Not being the first fantasy novel I've read by this author, I knew I could expect Shinn to deliver an enthralling tale, yet I knew not what I was REALLY getting myself into...
With a startlingly fresh beginning, in which the narrator unravels the events from a mere inn keeper's perspective, I was caught in the wills of 6 travelers' adventure. The prose is fluid, not overly descriptive and the writing is as touching as I last remembered it to be, though not the most poetic. Shinn captures her characters exceedingly well and develops them with a swift and focused eye. If there is something that can spoil a good plot it's the lack of "good" characters. That evidently not being the case with this author, who always draws out such a lively and varied pallet of characters that simply can't fail. Thus, the reader meets haughty, beautiful, yet surprising mystic healer and shape changer Kirra, her faithful and watchful companion and childhood friend Donnal, also a shape changer, honest and soft-hearted Cammon, who finds his real identity along this adventure, restless and sharp-tongued young Justin, friend and fellow King's Rider along with Tayse, a restrained and seemingly calculated strong man, all of whom follow the lead of a mysterious and secretive woman, Senneth, who carries herself with the grandeur of a queen, yet shows the thoughtfulness and mercy few people do. A mystic above all else, Senneth leads this strangely complementary party of five through their country on a deadly mission in search of vital information for the king.
Does that ring a bell for you too? Well if it does, it's because I've started reading this series as a recommendation for a good follow-up to Lynn Kurland's "Nine kingdom" series. I had no idea what exactly will the similarities be, but I was happy to see that Shinn's series stands true and unique and the only evident parallel that can be drawn between the two being the plot aspect of having a group of people searching the land on a mission for their king. That and the fact that both Shinn and Kurland weave a delightful tale of love and adventure, each of them in their own, wonderful way.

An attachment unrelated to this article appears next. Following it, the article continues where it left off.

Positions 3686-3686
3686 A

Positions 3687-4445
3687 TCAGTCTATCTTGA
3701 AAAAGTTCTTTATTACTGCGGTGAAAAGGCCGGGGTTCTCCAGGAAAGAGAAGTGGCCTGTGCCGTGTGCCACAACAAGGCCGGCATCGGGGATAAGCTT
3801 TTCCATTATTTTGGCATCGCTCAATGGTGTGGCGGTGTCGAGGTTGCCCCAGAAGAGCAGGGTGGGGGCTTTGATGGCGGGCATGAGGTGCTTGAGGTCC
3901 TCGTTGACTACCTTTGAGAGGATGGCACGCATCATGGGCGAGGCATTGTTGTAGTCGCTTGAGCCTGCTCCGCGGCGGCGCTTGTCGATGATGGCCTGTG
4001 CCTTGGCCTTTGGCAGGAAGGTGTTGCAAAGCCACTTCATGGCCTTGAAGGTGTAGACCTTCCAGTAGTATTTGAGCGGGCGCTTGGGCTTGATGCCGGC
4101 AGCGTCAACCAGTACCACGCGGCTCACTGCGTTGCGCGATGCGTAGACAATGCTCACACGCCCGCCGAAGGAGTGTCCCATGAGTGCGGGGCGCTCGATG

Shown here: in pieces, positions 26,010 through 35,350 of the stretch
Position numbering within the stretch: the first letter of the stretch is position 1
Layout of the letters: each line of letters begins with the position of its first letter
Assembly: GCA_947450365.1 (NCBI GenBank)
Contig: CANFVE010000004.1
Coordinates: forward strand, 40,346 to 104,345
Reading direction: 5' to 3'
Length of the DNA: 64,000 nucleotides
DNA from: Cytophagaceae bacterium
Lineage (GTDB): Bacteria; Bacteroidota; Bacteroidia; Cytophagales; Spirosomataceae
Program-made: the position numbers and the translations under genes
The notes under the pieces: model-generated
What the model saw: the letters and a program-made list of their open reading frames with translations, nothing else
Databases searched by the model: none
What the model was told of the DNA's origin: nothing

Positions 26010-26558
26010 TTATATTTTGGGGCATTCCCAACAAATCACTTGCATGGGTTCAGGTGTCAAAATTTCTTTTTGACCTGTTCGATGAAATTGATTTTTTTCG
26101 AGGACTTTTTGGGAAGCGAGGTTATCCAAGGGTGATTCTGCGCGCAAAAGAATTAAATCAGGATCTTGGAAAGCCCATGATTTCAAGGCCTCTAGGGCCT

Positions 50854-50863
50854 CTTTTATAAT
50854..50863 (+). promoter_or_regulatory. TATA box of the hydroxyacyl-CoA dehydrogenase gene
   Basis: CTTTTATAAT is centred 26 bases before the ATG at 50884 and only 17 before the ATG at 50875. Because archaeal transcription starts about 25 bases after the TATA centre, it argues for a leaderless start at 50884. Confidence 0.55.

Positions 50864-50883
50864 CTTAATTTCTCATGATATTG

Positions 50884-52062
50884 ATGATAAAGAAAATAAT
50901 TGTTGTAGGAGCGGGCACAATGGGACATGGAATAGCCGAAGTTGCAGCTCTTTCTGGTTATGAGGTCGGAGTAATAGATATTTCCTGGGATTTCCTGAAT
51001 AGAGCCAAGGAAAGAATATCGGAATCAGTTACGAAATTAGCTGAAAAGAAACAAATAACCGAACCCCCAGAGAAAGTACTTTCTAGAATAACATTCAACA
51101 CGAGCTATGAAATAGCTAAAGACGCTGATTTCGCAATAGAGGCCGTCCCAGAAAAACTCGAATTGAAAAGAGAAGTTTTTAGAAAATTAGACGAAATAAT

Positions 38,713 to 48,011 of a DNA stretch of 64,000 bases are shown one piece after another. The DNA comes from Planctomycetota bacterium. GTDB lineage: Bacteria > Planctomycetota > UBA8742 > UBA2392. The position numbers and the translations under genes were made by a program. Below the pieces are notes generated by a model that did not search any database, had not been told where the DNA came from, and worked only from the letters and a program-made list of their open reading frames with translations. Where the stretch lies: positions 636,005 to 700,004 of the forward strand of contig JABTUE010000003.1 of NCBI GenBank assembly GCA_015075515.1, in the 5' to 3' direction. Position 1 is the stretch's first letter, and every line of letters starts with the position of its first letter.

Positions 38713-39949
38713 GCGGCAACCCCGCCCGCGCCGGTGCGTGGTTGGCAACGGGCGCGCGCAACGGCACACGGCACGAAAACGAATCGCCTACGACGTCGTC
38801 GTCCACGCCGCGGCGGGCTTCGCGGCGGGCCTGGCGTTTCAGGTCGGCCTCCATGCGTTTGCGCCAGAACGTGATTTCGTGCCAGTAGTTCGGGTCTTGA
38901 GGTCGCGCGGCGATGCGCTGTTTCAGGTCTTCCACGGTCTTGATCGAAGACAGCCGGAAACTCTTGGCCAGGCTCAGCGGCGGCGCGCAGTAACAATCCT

While proving to be a master in characterization, Shinn also faces our expectations of an entertaining plot, riled with just the right amount of suspense. Both are handsomely drawn out, with the exact amount of anticipation a reader needs without turning it into an overly dramatic soap opera version of Lord of the Rings. The main characters have enough perilous encounters along the road to keep both them and the readers wide awake and fighting to go on. I can't remember once being anxious to finish a chapter, getting bored with the events or anticipating the action so fully that I'd lose interest in reading and for all the above I must thank the author for weaving the tale with such mastery and skill.
And since I can't seem to stop singing praises to this author and her novel, I will end by warmly recommending this first installment in The Twelve Houses series. I could find very little to complain about and that in itself is unexpected for me, who enjoys pointing out even the smallest or unimportant defect. Yes, Shin still constructs her villains rather plainly, mostly as linear characters and her prose is not as poetic as Juliet Marillier's or other authors, yet there is nothing beyond this that I could mention as a draw-back to the novel. Mystic and Rider is a jewel worth coveting and as such it is more than worth your reading time.
Rating : 4/5
Some books make you dream. Some make you laugh. Some keep you on the edge of your seat with every turn of the page. Some make you anxious and curious. Some make you cry and touch your heart. Sharon Shinn's "Mystic and Rider" novel, though not managing to reunite all the above, simply grows on you, no matter the preference you could have as a reader.